|Still going strong today, cable TV mainstay Nickelodeon raised the bar for children’s programming and introduced an entire generation to the comedic implications of a well-timed bucket of slime. Among the network's earliest offerings was the irreverent, skit-based comedy series You Can’t Do That On Television.
Originally developed in 1979 by Roger Price for CJOH Television in Ottawa, Ontario, Canada, the show began as a low-budget, pre-adolescent Saturday Night Live complete with studio audience and musical guests. The successful first season featured a cast of unknown child actors-more than a hundred of whom would come and go after the show was picked up by Nickelodeon in 1981. Upon reaching American households, the live format, studio audience, and musical guests were long gone. Much to the delight of its newfound fans, the show was then 100% comedy and a bona fide hit for the network.
By 1984, You Can't Do That On Television was airing five times a week and was Nickelodeon’s highest rated show. Network execs immediately identified a gold mine and an inevitable marketing boom soon followed. There were green slime bath products and toys, a short lived comic strip (You Can't Do That In Comics) and even a nationwide “Slime In” sweepstakes (you, too, can be flown to the studio and splattered with chunky green oatmeal!).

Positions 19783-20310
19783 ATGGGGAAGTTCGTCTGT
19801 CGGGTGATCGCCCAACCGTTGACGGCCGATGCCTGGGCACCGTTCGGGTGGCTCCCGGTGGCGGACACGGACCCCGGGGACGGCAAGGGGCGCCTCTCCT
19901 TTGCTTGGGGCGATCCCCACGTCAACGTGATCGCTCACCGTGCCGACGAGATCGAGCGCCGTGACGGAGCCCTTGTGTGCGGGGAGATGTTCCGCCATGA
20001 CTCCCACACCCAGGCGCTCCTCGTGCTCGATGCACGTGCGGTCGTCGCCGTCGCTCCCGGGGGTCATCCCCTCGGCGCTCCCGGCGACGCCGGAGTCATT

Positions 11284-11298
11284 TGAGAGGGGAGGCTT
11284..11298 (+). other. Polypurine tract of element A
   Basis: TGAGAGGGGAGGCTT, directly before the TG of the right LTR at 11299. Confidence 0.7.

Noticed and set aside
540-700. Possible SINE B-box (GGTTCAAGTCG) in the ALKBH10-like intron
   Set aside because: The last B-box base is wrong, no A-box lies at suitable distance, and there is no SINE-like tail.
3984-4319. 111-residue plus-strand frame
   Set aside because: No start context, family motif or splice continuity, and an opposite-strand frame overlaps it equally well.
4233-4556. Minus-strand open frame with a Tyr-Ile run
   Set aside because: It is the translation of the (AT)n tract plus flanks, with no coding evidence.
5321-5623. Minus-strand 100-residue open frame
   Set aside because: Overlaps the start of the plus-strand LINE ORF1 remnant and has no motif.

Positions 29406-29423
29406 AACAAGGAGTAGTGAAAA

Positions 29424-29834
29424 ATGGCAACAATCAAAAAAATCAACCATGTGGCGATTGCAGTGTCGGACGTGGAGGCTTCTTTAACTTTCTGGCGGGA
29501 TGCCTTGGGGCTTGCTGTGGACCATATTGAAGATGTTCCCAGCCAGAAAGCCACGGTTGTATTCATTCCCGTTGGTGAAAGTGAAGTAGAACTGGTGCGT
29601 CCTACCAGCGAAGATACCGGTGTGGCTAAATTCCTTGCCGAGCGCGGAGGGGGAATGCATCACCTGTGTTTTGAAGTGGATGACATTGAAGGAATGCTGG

With their musical Canadian lilts, the actors were both mysteriously foreign and endearingly familiar. Among the most popular were wily yet cherubic Alasdair Gillis, well-meaning simpleton Kevin Kubushekie, and long-time host Christine “Moose” McGlade, whose self esteem surely didn’t fare well beneath the weight of that unfortunate nickname. Also included in the 1986 cast was soon-to-be-superstar Alanis Morrisette, who had yet to choke on any jagged little pills.
Popular segments revolved around typical preteen experiences (arguing with parents, sitting in detention, playing at the arcade, etc.) grotesquely magnified to reflect a twisted comic sensibility. Each show was composed of a series of skits that revolved around a central theme (music, business, technology…) and featured numerous familiar sequences and gags. Among these were locker jokes (kids leaning out of school lockers to tell bad jokes), Barth's diner ("DuuuuuhIIII heard that!"), a Latin American firing squad, and, of course, repeated drenchings in water and green slime.
Despite ending the show's run in 1990, Nickelodeon continues to use green slime as one of its trademarks, and one accidental “I don’t know” still gets on-air personalities doused with goopy green slop. As You Can't Do That On Television takes its place among the most creative and well-written of 1980’s kids' TV, true fans know that it wasn’t just slime they were dumping on audiences, but a witty, satirical look at the awkwardness of adolescence.